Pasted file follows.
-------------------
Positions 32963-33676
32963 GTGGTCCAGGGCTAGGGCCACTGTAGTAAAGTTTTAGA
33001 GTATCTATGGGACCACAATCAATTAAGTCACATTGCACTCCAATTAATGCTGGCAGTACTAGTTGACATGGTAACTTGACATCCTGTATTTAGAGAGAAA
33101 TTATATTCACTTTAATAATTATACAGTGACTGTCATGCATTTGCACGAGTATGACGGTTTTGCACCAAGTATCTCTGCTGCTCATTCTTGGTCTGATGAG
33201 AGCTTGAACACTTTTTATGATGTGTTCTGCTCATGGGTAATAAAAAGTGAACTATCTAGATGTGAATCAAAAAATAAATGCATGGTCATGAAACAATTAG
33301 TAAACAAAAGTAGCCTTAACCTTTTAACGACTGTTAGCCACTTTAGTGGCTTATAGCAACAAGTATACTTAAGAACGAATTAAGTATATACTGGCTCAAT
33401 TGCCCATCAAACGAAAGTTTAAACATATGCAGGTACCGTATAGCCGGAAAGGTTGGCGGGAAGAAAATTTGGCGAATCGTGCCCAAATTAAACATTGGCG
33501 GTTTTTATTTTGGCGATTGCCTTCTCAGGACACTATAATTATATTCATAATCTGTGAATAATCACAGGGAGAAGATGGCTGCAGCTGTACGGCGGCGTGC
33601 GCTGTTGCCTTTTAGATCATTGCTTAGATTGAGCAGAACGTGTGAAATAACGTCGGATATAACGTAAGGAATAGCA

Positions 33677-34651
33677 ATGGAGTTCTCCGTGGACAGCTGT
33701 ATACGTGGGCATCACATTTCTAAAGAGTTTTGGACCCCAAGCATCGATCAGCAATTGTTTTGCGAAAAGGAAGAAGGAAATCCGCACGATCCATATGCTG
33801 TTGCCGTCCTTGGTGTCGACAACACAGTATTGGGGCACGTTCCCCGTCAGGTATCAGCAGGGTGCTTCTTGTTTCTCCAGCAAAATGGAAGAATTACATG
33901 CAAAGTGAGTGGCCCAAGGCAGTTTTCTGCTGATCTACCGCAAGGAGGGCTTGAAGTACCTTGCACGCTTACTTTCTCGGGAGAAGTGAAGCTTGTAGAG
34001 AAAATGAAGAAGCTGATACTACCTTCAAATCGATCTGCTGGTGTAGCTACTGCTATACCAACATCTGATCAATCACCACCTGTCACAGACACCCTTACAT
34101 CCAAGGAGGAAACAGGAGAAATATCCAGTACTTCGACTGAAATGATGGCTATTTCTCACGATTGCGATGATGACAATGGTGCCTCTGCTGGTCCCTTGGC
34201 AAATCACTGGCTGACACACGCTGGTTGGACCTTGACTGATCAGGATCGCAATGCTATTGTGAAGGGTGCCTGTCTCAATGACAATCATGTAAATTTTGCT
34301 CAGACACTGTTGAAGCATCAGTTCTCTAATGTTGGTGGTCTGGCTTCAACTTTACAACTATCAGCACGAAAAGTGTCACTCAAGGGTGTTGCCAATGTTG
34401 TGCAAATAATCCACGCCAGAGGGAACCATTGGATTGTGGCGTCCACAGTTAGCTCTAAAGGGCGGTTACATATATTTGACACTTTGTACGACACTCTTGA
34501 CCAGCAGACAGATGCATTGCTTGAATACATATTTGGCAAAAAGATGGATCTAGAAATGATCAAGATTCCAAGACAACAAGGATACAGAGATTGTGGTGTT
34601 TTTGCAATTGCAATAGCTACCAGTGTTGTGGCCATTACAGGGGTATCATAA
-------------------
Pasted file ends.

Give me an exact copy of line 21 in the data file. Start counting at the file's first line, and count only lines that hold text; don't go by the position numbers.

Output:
34601 TTTGCAATTGCAATAGCTACCAGTGTTGTGGCCATTACAGGGGTATCATAA